From the 1920s onward, weathervanes slowly acquired the status of an art form and currently are prized by collectors and historians alike. Authentic full-bodied weathervanes can sell for tens of thousands of dollars, and even simple banner-style ornaments are worth large sums. Now recognized as one of the finest forms of American folk art, weathervanes have progressed a long way from their initial use as a practical tool.

1. The word livelihoods in the passage is closest in meaning to

(A) luck
(B) plans
(C) incomes
(D) reasons

2. According to paragraph 2, the two sides of a weathervane ornament must be unequal in surface area so that

(A) the ornament will conform to an accepted style
(B) they will also be unequal in weight
(C) they will remain motionless in the wind
(D) the ornament will move in the proper fashion

3. The word affixed in the passage is closest in meaning to

(A) adjusted
(B) aimed
(C) altered
(D) attached

4. Why does the author give information about medieval European weathervanes in paragraph 3?

(A) To address the high cost of the weathervanes of that time
(B) To elaborate on the religious origins of the weathervane
(C) To contrast their meaning with that of early American weathervanes
(D) To explain how they were different from Greek weathervanes

5. Which of the sentences below best expresses the essential information in the highlighted sentence in the passage? Incorrect choices change the meaning in important ways or leave out essential information.

(A) In contrast to European weathervanes, the ornaments of those made in America had no direct connection to religion.
(B) Only the wealthy classes of medieval Europe could afford weathervanes, which explains the influence that religion had on their designs.
(C) A comparison of early European and American religious weathervane ornaments shows many vast differences in style.
(D) American colonists were occupied with different concerns than their European predecessors, and their weathervanes did not reflect religious issues.

6. According to the information in paragraph 5, how are banner and silhouette ornaments similar?

(A) They are usually made to resemble animals or other living things.
(B) The same process is used to produce both styles.
(C) They were popular at the beginning of the twentieth century.
(D) The same European source gave rise to both of them.
Paragraph 5 is marked with an arrow ==>

7. The word they in the passage refers to

(A) Silhouette vanes
(B) models
(C) subjects
(D) silhouette ornaments

8 The author mentions mass production in paragraph 6 to

(A) compare the status of weathervane makers before and after 1850
(B) describe how the fine details on horse ornaments were created
(C) suggest the cause of the shift from low- relief to full-bodied ornaments
(D) explain why ornaments shaped like cows became so popular
Paragraph 6 is marked with an arrow  ==>

9. The word render in the passage is closest in meaning to

(A) present
(B) contain
(C) limit
(D) repair

10. According to the passage, the only type of weathervane ornament that would display words would belong to the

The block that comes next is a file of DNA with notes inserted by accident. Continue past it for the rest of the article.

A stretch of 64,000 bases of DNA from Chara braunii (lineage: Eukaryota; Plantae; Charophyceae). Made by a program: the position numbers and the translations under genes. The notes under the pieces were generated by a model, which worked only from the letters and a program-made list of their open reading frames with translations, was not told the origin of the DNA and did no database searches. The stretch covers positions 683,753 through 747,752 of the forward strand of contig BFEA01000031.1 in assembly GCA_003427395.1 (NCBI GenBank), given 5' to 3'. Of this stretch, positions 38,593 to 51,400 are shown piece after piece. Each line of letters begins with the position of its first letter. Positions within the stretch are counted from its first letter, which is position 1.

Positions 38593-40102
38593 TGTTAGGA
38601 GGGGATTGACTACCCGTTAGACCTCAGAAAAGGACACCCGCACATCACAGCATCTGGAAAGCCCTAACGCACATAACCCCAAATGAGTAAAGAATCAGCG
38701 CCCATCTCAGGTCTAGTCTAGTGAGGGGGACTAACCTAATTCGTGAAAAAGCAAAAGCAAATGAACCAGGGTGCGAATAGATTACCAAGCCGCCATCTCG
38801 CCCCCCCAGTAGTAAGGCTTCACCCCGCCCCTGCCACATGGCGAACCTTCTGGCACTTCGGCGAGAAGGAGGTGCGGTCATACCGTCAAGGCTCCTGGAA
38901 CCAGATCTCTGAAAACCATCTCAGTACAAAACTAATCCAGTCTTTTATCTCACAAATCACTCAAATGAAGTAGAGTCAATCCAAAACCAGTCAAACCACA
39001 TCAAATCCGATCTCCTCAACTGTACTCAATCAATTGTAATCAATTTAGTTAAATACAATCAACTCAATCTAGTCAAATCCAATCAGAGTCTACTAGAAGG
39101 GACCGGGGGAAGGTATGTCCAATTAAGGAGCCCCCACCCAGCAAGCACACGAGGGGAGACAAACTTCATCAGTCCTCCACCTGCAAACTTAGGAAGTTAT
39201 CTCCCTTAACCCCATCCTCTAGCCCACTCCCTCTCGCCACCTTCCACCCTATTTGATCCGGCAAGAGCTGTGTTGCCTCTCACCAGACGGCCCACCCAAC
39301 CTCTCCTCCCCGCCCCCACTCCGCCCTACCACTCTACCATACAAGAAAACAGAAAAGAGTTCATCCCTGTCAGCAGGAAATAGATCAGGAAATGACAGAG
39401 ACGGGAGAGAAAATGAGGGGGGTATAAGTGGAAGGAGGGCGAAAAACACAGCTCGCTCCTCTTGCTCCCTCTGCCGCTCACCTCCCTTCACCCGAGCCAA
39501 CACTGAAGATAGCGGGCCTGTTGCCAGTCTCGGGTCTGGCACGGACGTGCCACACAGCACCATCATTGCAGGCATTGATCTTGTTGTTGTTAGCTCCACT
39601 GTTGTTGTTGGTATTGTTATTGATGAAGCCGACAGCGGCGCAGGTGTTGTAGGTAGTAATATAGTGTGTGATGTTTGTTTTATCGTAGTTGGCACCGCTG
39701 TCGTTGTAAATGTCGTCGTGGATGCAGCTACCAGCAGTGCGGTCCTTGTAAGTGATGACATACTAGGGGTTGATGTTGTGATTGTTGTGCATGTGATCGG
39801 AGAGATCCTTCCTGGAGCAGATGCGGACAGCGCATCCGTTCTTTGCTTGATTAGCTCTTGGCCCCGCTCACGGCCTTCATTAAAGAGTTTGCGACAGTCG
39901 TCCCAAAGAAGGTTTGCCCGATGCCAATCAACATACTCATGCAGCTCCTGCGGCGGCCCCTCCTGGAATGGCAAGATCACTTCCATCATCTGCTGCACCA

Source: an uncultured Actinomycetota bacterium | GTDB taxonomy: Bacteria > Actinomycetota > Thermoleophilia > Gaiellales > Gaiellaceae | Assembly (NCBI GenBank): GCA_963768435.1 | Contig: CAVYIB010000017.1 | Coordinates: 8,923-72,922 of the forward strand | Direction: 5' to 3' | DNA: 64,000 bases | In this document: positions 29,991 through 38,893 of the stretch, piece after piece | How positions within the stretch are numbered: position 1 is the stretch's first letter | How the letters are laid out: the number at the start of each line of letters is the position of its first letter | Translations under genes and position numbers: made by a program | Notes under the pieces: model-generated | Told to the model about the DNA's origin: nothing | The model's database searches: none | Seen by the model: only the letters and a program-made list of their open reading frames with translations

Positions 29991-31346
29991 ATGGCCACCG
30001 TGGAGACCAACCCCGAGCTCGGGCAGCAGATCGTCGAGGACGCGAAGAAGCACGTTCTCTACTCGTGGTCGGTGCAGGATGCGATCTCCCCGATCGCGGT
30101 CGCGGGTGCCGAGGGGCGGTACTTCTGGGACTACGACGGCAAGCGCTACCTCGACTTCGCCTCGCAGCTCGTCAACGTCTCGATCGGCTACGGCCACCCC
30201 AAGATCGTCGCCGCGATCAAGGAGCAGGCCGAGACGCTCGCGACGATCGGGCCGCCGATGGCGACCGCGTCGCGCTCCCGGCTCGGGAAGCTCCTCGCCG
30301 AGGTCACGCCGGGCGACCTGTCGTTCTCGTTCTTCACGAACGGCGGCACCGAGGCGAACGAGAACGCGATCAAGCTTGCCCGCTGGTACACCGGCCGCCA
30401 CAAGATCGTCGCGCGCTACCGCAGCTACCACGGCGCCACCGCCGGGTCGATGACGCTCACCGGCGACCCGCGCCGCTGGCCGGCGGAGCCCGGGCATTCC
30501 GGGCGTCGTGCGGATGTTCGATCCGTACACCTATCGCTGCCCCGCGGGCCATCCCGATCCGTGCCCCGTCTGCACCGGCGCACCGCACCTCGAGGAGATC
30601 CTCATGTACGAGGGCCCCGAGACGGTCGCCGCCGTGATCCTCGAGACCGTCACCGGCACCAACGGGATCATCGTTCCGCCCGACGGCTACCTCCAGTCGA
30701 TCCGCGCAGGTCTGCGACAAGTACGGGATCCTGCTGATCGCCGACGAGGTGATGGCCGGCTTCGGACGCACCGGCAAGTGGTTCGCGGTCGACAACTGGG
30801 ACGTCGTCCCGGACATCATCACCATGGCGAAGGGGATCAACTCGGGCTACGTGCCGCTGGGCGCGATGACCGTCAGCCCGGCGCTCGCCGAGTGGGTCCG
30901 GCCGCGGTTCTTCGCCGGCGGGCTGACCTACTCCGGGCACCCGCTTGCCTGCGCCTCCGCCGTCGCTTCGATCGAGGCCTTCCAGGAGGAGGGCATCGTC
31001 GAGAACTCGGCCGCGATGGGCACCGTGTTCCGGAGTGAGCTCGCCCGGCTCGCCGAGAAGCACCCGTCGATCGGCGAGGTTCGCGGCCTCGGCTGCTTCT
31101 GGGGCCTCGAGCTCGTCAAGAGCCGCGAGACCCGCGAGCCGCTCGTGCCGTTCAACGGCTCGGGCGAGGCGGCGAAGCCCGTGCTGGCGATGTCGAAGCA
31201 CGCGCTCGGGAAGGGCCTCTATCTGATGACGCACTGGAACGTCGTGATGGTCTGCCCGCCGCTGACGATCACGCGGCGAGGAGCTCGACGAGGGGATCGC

(A) full-bodied style
(B) silhouette style
(C) low-relief style
(D) banner style

11. Why does the author mention collectors and historians in paragraph 7?

(A) To discuss those who currently use weathervanes to predict the weather
(B) To explain who is responsible for pricing old weathervanes
(C) To account for the popularity of full- bodied ornaments
(D) To identify two groups presently interested in weathervanes
Paragraph 7 is marked with an arrow

12. Look at the four squares [A], [B], [C], [D] that indicate where the following sentence could be added to the passage.

It is installed onto a desired surface, usually the roof of a building, and does not move.

Where would the sentence best fit?

13. Directions: An introductory sentence for a brief summary of the passage is provided below. Complete the summary by selecting the THREE answer choices that express the most important ideas in the passage. Some sentences do not belong in the summary because they express ideas that are not presented in the passage or are minor ideas in the passage. This question is worth 2 points.

Once used only as tools, weathervanes in America slowly progressed to become a recognized form of historical folk art.




Answer Choices

(A) First invented by sailors and farmers, weathervanes soon came to be considered a valuable tool and were used by all kinds of people.

(B) Though always comprising the same basic components, weathervanes continuously changed in style and significance, with many ornament variations appearing in America.

(C) Banners and silhouettes are the simplest forms of weathervane ornament and were popular most likely because they were so easy to create.

(D) Old European flags probably provided the inspiration for the banner-style weathervane ornament, many of which were shaped like pennants.

(E) The use of molds enabled the creation of much more complex ornaments but also meant that such weathervanes were difficult to produce.

(F) Of the more complex styles, low-relief ornaments represent the pinnacle of craftsmanship, whereas full-bodied ornaments are very intricate and are the most valuable today.

Reading Passage 2  Reading Passive 3   Answer Keys & Explanation